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Old 11-01-19, 12:51 PM
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Bikes: 2015 Workswell 066, 2014 Dawes Sheila, 1983 Cannondale 500, 1984 Raleigh Olympian, 2007 Cannondale Rize 4, 2017 Fuji Sportif 1 LE

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As far as I have heard, pretty much all of Shimano's latest groups are pretty good. I have experience with the last-gen groups, and can confirm that they are decent, Tiagra good, and 105 (5800) is an amazing step up .... but Tiagra (4600) is quite good, and 4700 is supposed to be better.

As for Sora vs. Claris, definitely go with Sora. Everything is just a little more durable, the front derailleur flexes less, and an extra ratio will never hurt. If you plan to ride the bike for several years, the cost amortized over a couple thousand days in minuscule. if you ride "a ton" then ever bit of quality and longevity, however slight, will add to your enjoyment.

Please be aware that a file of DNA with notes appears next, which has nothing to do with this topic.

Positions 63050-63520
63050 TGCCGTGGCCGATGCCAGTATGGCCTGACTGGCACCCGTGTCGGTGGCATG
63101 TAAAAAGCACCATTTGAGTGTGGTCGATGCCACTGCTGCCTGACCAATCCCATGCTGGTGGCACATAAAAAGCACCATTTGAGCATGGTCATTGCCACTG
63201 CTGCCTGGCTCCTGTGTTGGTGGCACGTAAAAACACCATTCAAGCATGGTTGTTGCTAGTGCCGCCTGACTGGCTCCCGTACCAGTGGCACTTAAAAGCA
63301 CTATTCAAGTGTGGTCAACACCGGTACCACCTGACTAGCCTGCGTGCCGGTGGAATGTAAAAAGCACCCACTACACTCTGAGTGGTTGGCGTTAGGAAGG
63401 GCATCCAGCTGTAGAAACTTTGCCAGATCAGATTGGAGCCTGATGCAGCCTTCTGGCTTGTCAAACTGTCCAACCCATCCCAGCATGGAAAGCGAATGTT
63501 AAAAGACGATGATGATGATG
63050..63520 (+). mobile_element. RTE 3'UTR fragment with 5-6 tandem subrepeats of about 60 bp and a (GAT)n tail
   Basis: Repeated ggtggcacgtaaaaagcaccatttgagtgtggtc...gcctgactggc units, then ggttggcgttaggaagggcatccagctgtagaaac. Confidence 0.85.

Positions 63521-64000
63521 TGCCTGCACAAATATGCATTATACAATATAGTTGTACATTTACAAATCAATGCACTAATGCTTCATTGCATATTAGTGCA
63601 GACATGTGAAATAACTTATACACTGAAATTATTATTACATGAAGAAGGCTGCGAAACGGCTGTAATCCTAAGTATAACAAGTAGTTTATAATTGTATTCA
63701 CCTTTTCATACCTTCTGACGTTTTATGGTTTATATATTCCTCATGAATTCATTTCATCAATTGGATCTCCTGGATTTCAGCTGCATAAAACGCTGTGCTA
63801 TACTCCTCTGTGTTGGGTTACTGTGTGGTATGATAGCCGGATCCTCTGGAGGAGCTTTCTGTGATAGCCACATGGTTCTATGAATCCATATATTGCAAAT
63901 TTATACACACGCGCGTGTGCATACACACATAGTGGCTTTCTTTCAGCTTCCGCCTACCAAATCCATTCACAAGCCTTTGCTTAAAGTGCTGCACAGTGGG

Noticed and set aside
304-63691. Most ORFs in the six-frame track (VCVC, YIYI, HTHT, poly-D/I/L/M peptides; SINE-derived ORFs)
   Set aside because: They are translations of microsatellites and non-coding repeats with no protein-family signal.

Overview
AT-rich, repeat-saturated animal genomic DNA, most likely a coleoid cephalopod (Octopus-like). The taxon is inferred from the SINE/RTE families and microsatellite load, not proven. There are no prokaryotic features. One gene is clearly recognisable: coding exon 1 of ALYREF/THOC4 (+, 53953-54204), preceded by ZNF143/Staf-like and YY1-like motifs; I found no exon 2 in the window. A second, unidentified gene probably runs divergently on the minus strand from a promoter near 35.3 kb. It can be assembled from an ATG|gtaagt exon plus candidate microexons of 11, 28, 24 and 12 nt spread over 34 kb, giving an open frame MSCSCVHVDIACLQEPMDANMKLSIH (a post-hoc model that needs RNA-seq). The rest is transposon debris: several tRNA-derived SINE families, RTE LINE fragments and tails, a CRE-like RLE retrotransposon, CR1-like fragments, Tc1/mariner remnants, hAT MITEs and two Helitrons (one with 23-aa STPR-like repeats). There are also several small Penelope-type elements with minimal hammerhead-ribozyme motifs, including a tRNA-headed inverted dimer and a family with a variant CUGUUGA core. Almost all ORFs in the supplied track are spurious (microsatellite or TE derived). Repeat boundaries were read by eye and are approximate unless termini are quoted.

I agree with @shelbyfv, buying used shifters is a risk. I have bought a few sets, and only got one bad unit ... but because shifters cannot really be rebuilt, you have no idea if you are buying a few months of light wear or few months of life left ... I have zero issue buying used parts otherwise, but I always look for "new--take-off" or parts with a lot of pictures showing all the wear marks. The down side is spending a couple hours every other day scanning EBay waiting for the magic deal to appear.

If you ride a lot, spend the cash. You will never regret money spent on the bike, but you might regret money not spent, in my experience.

For my tastes, just having the extra gear and slightly better longevity matters most. The couple hundred grams weight isn't going to make a difference in riding enjoyment. Sharp performance and ready ratios will. Speaking of ratios: Shimano offers 11-30, 12-25, 13-25, and 14-25 (for junior racing, I’d assume.) However, I imagine just about everyone else's cassettes work, including Shimano MTB. Shimano's 9-speed Alivio cassettes range from 11-28 to 11-32, 11-34, and 12-36---though you'd need the medium-cage Sora derailleur for that last one.
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